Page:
To use one of the Gumstix LCD panels, you will need to modify Das U-Boot's default display variable to instruct the kernel to load the corresponding driver with the following steps:

    Alto users must be using the custom MLO and U-Boot binaries explained in step two.

    1. Interrupt the autoboot sequence by pressing any key at the following prompt:
      Hit any key to stop autoboot: 5
    2. Depending on the size of your LCD screen, you will need to type one of the following at the U-Boot prompt:
      Screen Size: 4.3" 3.5"
      Command:
      setenv defaultdisplay lcd43
      setenv defaultdisplay lcd35
    3. You can save this setting for future boots with the following command:
      saveenv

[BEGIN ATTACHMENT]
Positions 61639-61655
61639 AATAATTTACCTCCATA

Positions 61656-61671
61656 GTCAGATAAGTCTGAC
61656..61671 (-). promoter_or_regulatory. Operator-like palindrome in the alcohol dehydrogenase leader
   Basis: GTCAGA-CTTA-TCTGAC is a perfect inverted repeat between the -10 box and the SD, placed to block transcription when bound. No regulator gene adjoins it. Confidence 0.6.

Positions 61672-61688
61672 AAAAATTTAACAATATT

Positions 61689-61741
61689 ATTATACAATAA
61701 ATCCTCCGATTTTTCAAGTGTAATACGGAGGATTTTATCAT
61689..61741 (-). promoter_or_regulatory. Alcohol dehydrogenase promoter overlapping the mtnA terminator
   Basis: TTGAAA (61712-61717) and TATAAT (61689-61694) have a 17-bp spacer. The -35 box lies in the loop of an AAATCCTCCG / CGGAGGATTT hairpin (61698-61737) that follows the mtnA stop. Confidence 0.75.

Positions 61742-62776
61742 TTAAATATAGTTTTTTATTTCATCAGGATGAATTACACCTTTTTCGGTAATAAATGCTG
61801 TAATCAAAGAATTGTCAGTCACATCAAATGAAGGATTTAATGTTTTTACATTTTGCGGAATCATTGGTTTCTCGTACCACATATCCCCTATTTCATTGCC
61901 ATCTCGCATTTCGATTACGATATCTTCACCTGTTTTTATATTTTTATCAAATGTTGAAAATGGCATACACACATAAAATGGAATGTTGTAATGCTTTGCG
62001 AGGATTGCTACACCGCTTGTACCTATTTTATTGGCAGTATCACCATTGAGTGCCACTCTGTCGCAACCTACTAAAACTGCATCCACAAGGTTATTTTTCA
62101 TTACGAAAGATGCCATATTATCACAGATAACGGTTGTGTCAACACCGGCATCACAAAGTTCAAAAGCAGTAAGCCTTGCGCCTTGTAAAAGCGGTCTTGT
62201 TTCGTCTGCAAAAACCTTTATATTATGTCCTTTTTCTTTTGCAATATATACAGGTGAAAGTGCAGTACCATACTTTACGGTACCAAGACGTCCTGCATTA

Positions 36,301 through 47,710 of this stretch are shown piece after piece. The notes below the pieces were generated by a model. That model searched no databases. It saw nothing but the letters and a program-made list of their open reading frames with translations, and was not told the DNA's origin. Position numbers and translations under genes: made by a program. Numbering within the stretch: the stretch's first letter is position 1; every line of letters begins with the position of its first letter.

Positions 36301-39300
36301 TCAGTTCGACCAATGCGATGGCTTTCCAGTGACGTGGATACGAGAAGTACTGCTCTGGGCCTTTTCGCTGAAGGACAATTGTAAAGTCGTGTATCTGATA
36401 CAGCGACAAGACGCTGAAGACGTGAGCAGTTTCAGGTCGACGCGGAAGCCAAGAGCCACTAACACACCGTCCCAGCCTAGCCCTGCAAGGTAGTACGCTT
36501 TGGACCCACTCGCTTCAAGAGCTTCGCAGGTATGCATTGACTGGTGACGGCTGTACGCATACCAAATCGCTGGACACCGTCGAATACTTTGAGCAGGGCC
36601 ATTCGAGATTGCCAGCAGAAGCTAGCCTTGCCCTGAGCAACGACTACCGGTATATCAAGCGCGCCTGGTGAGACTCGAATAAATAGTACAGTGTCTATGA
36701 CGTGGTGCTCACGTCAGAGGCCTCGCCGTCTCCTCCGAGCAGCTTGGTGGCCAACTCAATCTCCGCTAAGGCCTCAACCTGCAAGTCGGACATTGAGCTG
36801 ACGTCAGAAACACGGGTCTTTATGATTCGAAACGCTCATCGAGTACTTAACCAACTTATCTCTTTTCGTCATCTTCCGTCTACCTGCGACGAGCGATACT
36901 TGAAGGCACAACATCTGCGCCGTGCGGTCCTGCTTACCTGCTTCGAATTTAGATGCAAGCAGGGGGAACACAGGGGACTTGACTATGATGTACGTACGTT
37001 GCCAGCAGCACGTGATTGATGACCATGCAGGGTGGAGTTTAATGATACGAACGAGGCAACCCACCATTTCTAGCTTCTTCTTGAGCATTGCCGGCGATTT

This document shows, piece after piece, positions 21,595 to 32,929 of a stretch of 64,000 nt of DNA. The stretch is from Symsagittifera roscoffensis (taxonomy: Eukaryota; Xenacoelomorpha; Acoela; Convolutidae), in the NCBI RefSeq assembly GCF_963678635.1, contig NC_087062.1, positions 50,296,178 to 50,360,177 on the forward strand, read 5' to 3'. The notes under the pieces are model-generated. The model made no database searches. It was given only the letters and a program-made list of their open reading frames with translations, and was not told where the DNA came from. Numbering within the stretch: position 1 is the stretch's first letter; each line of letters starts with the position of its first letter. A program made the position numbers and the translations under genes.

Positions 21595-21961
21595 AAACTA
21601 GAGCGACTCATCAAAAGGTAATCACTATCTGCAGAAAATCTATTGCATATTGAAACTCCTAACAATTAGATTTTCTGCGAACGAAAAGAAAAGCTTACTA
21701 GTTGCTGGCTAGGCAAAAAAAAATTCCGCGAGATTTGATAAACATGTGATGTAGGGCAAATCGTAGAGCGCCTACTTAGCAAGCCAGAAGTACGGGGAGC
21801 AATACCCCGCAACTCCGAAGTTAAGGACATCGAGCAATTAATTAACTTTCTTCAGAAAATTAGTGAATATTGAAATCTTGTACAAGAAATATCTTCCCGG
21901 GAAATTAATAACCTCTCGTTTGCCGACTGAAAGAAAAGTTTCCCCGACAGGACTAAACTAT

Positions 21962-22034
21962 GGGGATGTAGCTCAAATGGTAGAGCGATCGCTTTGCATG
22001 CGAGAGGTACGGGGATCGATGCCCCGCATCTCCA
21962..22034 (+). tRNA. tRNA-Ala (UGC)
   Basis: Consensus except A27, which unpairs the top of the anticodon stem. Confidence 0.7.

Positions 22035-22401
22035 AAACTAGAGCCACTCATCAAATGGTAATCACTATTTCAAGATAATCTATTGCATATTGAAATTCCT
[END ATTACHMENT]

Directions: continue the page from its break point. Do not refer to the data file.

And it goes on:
Saving environment variables only works on COMs with NAND flash. On COMs such as the Overo Tide COM and Overo Sand COM, which do not have NAND flash, creating persistent environment variables requires recompiling U-Boot's source code after altering include/configs/omap3_overo.h. See Accessing Source Code for more information.

    4. Finally, instruct U-Boot to continue with the boot process:
      boot

Your COM will now go through the boot process, ending at a Linux login prompt in the terminal similar to the following:

Linaro 12.11 overo tty1
overo login:

Enter the username root at the prompt and press Enter to login. There is no password on newly-flashed images. Users of Yocto Project images will not be able to login as root via the GUI due to an upstream Yocto Project bug.

The XFCE graphical login screen on Linaro-based images from Gumstix.

For users of Linaro images logging in via GUI: The username and password for this login are both gumstix.

Congratulations! Your Gumstix system is set up and ready to use.